First of the great Germanic migrations
The first book in the epic series THE CIMBRIAN WAR is now available in print, ebook and on Kindle Unlimited.
The Cimbri Appear
In 120 BC a cataclysmic tidal wave destroys the Jutland peninsula, home to the Cimbri, a Germanic tribe already living on the edge of survival.
The Cimbri nation embarks on an unprecedented migration that will take them on a twenty-year quest to find a new homeland. Following the ancient trade routes and the great rivers of Iron-Age Europe, they traverse foreboding swamps, primordial forests, vast plains, and towering mountains.
When a jealous god’s curse is revealed as the reason for their sufferings, the Cimbri must continue their epic journey, but their rampage in Noricum has attracted the attention of the Roman republic.
The Cimbri Appear is a historical fiction novel, full of action, adventure, suspense, betrayal, and romance. Archeological and historical facts are woven into a fictional world of violence, climatic change, and social upheaval.
September 120 BC
The morning that changed my life forever began no differently than any other.
My mother, Ishild, pushed an errant strand of blonde hair back from her face, leaving a dark smudge on her forehead as she added a piece of wood to the fire. She exclaimed and looked up in alarm at the thatch roof when a shower of sparks rose, watching for any that may have settled into the dry straw.
She was tall and fair, sturdily built with a strength of character that made her a perfect match for my father. The two complimented each other in every way. Golden blonde hair, bright blue eyes, and a quick smile or a laugh for a joke, but just as quick to anger when provoked.
Smoke from the morning cooking fires hung low over the village, creating a haze just above the rooftops. A sudden breeze cleared the air, and with it came a feeling of unexplained foreboding, as the people outside looked about, sensing something was amiss.
My family was seated at the solidly built roughhewn table my father had built before I was born, laughing at something my three-year-old sister Hilgi had just done, when the sound of the sentry’s warning horn jarred us from our breakfast.
Borremose, the fortress of the Wolf Clan of the Cimbri, sat on high ground, an island within a man-made lake, near the northern end of the Cimbrian Chersonese. The only approach was a stone causeway that crossed the shallow lake and entered the village through a large gateway framed by oak timbers.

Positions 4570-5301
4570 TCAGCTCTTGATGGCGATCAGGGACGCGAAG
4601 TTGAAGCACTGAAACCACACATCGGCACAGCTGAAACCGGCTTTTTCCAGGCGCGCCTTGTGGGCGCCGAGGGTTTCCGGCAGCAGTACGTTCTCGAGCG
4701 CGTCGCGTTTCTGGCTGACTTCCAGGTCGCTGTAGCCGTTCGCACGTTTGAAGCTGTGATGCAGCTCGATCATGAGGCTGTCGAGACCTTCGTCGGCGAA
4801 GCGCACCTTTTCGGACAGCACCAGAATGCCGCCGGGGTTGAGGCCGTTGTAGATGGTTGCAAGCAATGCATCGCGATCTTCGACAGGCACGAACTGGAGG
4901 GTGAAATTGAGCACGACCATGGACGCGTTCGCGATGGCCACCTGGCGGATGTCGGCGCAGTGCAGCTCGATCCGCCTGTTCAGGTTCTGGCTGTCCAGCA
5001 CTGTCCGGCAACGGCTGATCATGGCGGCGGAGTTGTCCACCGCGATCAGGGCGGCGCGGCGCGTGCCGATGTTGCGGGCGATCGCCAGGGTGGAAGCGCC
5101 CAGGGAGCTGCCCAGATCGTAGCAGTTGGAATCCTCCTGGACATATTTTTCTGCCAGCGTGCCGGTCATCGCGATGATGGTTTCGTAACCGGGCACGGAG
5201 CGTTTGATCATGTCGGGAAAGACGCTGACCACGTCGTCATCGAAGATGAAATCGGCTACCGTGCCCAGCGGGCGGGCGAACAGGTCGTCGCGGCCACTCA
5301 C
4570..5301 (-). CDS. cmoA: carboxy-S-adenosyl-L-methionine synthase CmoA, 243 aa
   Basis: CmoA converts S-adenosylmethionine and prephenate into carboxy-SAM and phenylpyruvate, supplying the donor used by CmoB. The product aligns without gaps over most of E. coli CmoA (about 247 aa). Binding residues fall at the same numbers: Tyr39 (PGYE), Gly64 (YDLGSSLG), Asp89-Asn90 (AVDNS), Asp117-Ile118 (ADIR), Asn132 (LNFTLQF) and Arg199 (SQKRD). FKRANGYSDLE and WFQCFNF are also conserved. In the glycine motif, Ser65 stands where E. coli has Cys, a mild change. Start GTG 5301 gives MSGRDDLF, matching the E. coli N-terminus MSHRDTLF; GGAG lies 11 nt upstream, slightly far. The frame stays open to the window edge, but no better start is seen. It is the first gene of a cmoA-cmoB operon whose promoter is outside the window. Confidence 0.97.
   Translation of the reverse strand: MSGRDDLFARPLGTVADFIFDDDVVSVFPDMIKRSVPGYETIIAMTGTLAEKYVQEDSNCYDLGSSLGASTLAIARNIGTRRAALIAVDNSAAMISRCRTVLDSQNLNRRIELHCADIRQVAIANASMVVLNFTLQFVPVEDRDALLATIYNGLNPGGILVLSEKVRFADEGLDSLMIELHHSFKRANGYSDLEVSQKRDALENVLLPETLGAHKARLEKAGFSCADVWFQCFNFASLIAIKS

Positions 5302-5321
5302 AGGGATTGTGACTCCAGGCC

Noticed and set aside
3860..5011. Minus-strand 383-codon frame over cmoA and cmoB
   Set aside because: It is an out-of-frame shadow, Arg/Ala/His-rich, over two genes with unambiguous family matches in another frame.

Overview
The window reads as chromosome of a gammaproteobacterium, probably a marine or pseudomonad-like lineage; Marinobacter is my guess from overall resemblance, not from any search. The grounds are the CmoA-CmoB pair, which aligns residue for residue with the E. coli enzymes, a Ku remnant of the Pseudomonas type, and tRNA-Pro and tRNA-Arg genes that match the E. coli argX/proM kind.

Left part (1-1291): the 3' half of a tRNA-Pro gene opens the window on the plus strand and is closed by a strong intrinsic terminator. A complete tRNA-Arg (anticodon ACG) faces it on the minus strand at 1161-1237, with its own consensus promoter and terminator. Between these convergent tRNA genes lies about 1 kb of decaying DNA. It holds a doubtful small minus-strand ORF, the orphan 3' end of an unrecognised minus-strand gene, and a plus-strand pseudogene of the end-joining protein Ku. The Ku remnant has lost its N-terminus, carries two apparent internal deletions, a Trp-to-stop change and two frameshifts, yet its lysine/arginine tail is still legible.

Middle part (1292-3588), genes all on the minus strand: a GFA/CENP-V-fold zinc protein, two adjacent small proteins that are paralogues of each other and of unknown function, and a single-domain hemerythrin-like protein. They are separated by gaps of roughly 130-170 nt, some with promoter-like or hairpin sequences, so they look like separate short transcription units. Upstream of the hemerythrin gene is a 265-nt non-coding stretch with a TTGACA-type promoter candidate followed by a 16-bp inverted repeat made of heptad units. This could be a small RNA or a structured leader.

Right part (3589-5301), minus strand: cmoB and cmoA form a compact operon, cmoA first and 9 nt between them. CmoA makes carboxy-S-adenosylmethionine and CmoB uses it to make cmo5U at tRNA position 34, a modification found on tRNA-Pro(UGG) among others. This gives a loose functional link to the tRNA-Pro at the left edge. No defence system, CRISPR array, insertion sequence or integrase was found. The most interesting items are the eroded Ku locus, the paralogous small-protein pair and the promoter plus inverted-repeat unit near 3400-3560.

Thick doors of oak planks hung from iron hinges, and a great oak beam barred the gate.
An earthen embankment rose from the lake, on top of which stood a double walled timber palisade with a platform around the inside that allowed defenders to keep watch and fight over the top of the wall.
My father, Haistulf, hunno of the Wolf Clan, dropped what he was eating, seized his weapons and raced outside to see men running to the walls, expecting an attack. I was a few steps behind him and stopped abruptly when a shadow passed overhead. Thousands of birds of every kind were in panicked flight, passing over the village, racing eastward as if Hel herself were chasing them. The animals in the village added to the racket assaulting my ears, bawling and bleating as if they had seen a predator.
When I reached the walkway, I was shocked to discover the surrounding lake had disappeared, rushing back down the streambed that led to the Limsfjord, exposing the mud and deep pits, sharpened stakes, and other defenses under the surface.
The base of my skull tingled, and the hair on my arms stood up as my body reacted to the signs of impending danger. In stunned silence, we all looked westward as a growing rumble filled the air. A thin dark line formed where the sea met the horizon and as the noise grew, so did that line until it disappeared behind the trees between us and the shore. There was a distant crash of sound, accompanied by spectacular fountains of water splashing skyward as we all realized we were watching a monstrous wave impact the outer islands and banks. I stood transfixed; my feet rooted to the planks of the walkway as I watched helplessly.
Men ran and jumped off the wall, some injuring themselves when they landed. They ran for their homes and families, slamming doors behind them in a futile attempt to shut out the approaching doom. Trees fell before the tremendous force as wheat to the scythe, cracking so loudly it rivaled Donar’s thunder. Enormous oaks that stood for hundreds of years were splintered and stripped of branches as lesser trees were toppled and swept along in the deluge.
The colossal wave slowed, its force somewhat diminished when it struck land and forest, but it continued to surge up the unobstructed streambed to the edge of the protective lake. I was finally jolted to action by my father’s shouts and turned for the stairs leading to the courtyard. Half running and half falling I stumbled down until he grabbed my shoulder and shoved me against the earthen bank that formed the lower part of the wall.